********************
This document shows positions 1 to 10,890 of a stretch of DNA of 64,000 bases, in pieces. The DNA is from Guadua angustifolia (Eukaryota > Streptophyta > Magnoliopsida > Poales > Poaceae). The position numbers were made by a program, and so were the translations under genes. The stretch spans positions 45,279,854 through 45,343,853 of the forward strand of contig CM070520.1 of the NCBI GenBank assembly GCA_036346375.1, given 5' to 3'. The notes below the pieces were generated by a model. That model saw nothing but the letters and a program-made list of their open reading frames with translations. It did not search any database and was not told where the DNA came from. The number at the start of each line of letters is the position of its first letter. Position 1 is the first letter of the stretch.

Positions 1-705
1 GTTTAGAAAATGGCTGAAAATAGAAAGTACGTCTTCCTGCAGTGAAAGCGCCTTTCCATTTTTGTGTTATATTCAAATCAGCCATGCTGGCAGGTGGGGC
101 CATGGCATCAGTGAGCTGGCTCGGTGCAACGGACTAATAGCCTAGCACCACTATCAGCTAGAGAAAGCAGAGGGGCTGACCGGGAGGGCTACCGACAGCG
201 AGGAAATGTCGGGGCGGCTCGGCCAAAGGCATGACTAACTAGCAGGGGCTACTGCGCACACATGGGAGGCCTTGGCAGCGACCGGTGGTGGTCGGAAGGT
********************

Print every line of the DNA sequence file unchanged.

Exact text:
This document shows positions 1 to 10,890 of a stretch of DNA of 64,000 bases, in pieces. The DNA is from Guadua angustifolia (Eukaryota > Streptophyta > Magnoliopsida > Poales > Poaceae). The position numbers were made by a program, and so were the translations under genes. The stretch spans positions 45,279,854 through 45,343,853 of the forward strand of contig CM070520.1 of the NCBI GenBank assembly GCA_036346375.1, given 5' to 3'. The notes below the pieces were generated by a model. That model saw nothing but the letters and a program-made list of their open reading frames with translations. It did not search any database and was not told where the DNA came from. The number at the start of each line of letters is the position of its first letter. Position 1 is the first letter of the stretch.

Positions 1-705
1 GTTTAGAAAATGGCTGAAAATAGAAAGTACGTCTTCCTGCAGTGAAAGCGCCTTTCCATTTTTGTGTTATATTCAAATCAGCCATGCTGGCAGGTGGGGC
101 CATGGCATCAGTGAGCTGGCTCGGTGCAACGGACTAATAGCCTAGCACCACTATCAGCTAGAGAAAGCAGAGGGGCTGACCGGGAGGGCTACCGACAGCG
201 AGGAAATGTCGGGGCGGCTCGGCCAAAGGCATGACTAACTAGCAGGGGCTACTGCGCACACATGGGAGGCCTTGGCAGCGACCGGTGGTGGTCGGAAGGT